How to strengthen legs without knee pain
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Knee injuries account for 15-30% of all sports injuries, so if you have knee pain, you’re not alone. Knee pain can be caused by weak muscles and/or muscle imbalances. If the muscles on the front of the leg, like the vastus lateralis or the vastus medialis is weakened, the kneecap can move outside the knee joint, causing pain (1).
Exercising should not be about weight loss, or looking a certain way, it’s main purpose is to keep you strong enough to do daily tasks with ease and without injury. For these reasons, I tell my clients to do leg specific exercises at least twice a week.
Form is key when it comes to strengthening. I see valgus knees at the gym all the time, where the knees go inwards; this is not only poor form, but makes knee pain worse. You want to push your knees outwards, also known as external rotation, when doing squats and lunges. You can place a soft yoga block in between your thighs to prevent your knees from collapsing inwards (see video at the bottom of this post).
Here’s exercises you should do, in order from easiest to hardest, to strengthen the front of the legs and stop knee pain. If you’re rehabilitating, try one set of 10 box squats daily. You eventually want to do three sets of ten, which is 30 repetitions with a break in between each set, twice a week. You can then add another type of lunge or a squat, but it’s not necessary to do more than three different types of exercises that target the quads (front leg muscles) three times a week. Take a day or two off “leg day” for rest and recovery:
Exercises to strengthen the front of the legs to stop knee pain
- box squats
- TRX squats
- bodyweight squats
- TRX static lunges
- TRX reverse lunges
- static lunges
- reverse lunges
- weighted squats
- weighted static lunges
- weighted reverse lunges
If your legs are strong, your knee pain might be from tight muscles. Tight muscles decrease flexibility and cause pain because the kneecap presses harder into the femur bone 🦴(1). Tight muscles hurt, so I stretch the muscles I’ve put through a workout, at the end of every session. Flexibility is important because you want to have full ROM (range of motion) to be able to move about freely and easily. Stretch muscles at least 30 seconds and up to two minutes, but make sure to stretch muscles that have thoroughly warmed up; cold muscles that are stretched can be torn. You don’t need to do a full leg workout if your objective is to do a quick stretch. Try twenty-five split squats in a row, on each leg, and you’ll be plenty warm.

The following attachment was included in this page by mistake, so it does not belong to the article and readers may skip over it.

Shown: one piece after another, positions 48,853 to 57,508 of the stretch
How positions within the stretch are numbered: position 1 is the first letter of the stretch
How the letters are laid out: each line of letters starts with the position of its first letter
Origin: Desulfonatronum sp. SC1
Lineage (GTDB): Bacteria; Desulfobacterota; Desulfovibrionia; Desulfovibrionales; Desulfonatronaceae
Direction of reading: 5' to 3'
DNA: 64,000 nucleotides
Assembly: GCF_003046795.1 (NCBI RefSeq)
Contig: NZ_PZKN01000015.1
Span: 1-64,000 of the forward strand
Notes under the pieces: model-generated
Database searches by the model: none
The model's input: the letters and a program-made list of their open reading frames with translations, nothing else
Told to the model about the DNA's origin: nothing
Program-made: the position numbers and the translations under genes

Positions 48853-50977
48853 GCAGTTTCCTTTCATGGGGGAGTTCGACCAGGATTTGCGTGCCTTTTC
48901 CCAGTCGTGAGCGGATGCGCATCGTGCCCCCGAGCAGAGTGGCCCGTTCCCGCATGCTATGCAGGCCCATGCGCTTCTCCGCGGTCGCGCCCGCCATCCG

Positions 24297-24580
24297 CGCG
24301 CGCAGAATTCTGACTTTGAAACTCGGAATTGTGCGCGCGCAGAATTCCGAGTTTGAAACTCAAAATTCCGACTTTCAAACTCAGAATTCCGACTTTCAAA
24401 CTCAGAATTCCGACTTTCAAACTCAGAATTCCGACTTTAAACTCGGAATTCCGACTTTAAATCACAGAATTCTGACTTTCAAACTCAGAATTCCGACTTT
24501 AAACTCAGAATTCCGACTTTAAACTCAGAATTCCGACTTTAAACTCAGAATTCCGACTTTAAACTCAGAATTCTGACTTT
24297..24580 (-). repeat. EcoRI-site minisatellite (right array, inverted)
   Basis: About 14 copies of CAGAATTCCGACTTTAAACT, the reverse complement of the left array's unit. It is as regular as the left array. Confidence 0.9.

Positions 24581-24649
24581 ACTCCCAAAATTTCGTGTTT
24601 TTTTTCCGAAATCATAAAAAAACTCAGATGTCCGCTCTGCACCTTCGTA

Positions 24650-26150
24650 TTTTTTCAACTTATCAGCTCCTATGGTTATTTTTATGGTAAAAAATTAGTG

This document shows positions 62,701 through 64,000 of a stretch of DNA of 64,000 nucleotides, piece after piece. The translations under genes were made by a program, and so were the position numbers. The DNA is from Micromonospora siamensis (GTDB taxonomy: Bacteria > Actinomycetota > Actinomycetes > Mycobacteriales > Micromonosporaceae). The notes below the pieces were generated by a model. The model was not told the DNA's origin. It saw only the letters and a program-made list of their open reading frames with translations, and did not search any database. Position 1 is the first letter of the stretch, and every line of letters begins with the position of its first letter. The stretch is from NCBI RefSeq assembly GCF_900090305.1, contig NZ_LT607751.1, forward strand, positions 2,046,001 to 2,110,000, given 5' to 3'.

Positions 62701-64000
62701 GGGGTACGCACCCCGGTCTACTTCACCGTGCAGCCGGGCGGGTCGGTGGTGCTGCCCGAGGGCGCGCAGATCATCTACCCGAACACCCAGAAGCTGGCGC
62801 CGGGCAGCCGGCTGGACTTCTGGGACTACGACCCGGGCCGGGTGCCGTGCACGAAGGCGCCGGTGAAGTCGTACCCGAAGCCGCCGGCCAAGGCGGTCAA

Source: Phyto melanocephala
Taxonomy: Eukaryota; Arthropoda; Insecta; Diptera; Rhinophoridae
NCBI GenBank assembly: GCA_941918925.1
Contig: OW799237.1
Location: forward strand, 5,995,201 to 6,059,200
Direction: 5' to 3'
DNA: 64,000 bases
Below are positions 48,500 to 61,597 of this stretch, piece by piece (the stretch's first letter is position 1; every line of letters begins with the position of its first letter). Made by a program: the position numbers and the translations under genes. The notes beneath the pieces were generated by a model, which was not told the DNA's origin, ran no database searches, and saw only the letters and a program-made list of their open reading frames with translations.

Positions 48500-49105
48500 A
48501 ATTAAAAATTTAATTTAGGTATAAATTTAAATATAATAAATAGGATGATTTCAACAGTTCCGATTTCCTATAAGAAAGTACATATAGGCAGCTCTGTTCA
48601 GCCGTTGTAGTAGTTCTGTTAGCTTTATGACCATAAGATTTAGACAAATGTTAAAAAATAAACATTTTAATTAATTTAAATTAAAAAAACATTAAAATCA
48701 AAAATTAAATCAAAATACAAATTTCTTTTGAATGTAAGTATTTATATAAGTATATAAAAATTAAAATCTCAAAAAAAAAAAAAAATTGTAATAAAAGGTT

Here’s a follow-along stretch workout that I created, just for the legs and glutes.
If stretching isn’t doing the trick, foam rolling might be what you need. Sometimes the fascia, the cheesecloth-like material that covers our muscles gets tight and bound up, so a deep tissue massage, or foam rolling is what’s needed to release it. Below is a follow-along foam roller workout for the entire body.
The exercises you don’t want to do, because they can cause knee pain, are heavy leg extensions and plyometrics (when you’re jumping).
Something that a lot of people don’t think about, is how they walk and step; you shouldn’t hear your footsteps when you’re walking, or going up or down stairs. Climbing stairs is not bad for the knees, unless you’re landing too hard, or stomping, where you’re constantly putting undue pressure onto your knees; you want to land softly.
For balanced strength, you want to strengthen all of your muscles. From working with clients, the most neglected were the posterior chain muscles (the ones on the back of the body: rear shoulders, upper back, butt, and hamstrings). Any imbalances will eventually cause pain and injuries. Below is a video that specifically targets the butt (glutes), back of the legs and the core. Click the play button to workout with me in this YouTube video.
The more weight you carry, the more pressure you’re putting on your joints, so losing weight, or lifting less weight may be all that you need to do to get rid of your knee pain.
Try these suggestions, along with cold-therapy and an anti-inflammatory, and your knee pain will improve.
To watch the exercises and hear me explain what to do and why, with additional form tips, play the YouTube video below.
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- Source: Fahey, EdD, Thomas. Strength and Conditioning. Carpinteria: International Sports Sciences Association. 9th ed., 2018. Print. Pg. 584, 586-589.